Meanwhile Patty Maazouz was waiting outside the center to pick up her daughter, in the facility’s parking lot.
She saw a slew of students leave the building, and grew concerned when she realized that her daughter was not one of them.
At this point, the suit states, the mother went inside the facility to ask coaches and pool staff where her daughter was.
A search then ensued for the missing swimmer – who was not found until 20-25 minutes later, according to the Hillsboro Police Department.
Her body was submerged under the collection of pool covers, in the deep end of the pool.
Unresponsive, coaches and staff at the facility pulled Nabila’s body from the pool’s waters, and commenced life-saving efforts to resuscitate the teen, which were ultimately unsuccessful.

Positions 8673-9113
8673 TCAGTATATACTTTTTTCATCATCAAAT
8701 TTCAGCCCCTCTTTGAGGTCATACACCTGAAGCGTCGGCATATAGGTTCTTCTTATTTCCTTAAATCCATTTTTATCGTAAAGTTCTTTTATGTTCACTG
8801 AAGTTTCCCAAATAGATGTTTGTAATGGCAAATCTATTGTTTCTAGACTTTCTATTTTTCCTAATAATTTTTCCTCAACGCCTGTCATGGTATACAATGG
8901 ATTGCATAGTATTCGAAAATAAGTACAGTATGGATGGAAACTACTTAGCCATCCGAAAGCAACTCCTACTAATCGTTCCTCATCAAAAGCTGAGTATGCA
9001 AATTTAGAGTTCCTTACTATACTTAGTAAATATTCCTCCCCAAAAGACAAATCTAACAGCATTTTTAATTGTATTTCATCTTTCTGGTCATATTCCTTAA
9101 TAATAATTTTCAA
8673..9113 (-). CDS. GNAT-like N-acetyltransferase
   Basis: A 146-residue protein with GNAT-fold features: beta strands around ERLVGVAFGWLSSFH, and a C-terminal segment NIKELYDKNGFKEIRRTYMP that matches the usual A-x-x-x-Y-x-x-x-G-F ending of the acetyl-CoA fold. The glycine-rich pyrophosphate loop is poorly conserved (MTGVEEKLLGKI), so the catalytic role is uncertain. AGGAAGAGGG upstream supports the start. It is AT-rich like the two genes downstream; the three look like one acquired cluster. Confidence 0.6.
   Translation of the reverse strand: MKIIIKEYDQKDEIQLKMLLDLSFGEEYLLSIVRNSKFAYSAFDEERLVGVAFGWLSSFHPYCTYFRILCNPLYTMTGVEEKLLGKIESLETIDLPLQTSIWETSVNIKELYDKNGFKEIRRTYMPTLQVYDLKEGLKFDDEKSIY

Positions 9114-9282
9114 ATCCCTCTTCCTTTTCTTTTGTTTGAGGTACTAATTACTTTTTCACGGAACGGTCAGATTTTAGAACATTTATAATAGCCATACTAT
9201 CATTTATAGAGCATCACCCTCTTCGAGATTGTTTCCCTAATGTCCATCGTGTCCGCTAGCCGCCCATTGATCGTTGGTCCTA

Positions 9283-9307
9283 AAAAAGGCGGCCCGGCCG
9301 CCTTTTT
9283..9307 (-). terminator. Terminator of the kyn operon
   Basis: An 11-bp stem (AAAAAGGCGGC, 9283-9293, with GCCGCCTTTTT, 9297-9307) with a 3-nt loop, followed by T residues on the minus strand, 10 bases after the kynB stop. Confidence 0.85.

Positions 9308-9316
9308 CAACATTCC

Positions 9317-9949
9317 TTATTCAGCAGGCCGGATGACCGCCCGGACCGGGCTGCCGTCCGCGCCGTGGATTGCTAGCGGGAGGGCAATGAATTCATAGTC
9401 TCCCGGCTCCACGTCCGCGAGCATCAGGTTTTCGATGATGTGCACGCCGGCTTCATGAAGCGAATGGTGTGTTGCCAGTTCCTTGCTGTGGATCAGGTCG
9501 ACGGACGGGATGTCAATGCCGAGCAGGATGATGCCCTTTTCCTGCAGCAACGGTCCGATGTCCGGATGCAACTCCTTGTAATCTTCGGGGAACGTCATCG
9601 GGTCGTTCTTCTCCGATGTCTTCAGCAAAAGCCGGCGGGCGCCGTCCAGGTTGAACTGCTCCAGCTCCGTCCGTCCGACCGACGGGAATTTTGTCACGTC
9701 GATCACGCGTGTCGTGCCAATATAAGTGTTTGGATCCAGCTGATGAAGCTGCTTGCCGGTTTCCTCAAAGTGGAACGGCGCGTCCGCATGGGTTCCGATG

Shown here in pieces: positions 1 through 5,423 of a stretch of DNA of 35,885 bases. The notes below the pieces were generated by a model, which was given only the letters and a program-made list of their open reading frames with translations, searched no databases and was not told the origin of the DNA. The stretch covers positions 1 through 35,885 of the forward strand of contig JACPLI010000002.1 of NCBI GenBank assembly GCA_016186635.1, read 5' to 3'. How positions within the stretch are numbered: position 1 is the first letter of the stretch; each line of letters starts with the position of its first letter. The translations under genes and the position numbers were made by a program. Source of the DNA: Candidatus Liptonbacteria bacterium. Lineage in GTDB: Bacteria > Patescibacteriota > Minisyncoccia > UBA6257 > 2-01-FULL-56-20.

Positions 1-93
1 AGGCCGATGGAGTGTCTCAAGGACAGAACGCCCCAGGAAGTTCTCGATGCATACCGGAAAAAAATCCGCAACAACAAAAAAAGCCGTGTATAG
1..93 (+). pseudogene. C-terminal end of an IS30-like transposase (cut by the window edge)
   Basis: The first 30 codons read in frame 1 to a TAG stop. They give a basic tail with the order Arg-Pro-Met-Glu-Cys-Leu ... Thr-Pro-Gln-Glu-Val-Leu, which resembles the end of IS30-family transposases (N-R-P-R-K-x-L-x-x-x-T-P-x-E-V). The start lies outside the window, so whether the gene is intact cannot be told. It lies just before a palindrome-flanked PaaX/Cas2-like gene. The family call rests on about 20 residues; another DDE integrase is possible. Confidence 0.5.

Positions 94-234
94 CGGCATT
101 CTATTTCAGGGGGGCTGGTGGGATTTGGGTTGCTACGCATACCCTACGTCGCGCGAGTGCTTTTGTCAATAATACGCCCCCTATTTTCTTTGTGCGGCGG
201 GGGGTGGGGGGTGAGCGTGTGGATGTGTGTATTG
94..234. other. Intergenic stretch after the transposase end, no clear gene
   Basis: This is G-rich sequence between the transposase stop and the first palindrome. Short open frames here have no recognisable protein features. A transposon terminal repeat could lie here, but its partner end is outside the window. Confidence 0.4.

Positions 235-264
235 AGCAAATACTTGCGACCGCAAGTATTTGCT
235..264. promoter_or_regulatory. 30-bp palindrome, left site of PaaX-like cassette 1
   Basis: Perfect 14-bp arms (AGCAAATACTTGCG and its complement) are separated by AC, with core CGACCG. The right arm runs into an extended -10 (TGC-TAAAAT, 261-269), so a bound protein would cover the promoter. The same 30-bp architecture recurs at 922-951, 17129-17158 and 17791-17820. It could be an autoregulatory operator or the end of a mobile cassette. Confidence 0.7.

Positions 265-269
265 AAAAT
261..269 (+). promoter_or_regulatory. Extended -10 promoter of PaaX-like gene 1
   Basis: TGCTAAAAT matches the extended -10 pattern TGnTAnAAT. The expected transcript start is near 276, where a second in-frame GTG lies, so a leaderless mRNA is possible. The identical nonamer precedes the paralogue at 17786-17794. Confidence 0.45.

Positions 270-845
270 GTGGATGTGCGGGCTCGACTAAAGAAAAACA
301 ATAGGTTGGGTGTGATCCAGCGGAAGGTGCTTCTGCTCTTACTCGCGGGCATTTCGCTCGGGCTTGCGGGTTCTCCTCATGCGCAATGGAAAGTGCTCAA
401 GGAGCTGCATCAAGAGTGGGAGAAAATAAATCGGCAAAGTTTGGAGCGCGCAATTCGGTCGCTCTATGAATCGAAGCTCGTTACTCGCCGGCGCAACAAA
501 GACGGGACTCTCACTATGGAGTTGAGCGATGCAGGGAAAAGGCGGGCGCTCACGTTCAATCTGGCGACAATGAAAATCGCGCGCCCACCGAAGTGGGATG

Police were then called to the scene at 9:26 pm – more than 25 minutes after the practice had finished.
Nabila was pronounced dead at the scene.
The lawsuit, filed by Patty and her husband Mostafa, claims the ThermaGard pool covers were ‘defective and unreasonably dangerous,’ allowing Maazouz to become trapped underneath.
‘Those responsible, need to be held accountable,’ Patty told KOIN 6 in a telephone interview.
‘We continue to live every parent’s worst nightmare,’ she added, referring to her and her husband.
‘The thing that makes it so bad was that Nabila’s death was preventable.’
The parents’ filing also claims that the design and manufacture of the cover allowed the teen to become entrapped beneath it.
The covers also violated industry standards for safety and fell short of pool cover labeling requirements, the lawsuit said.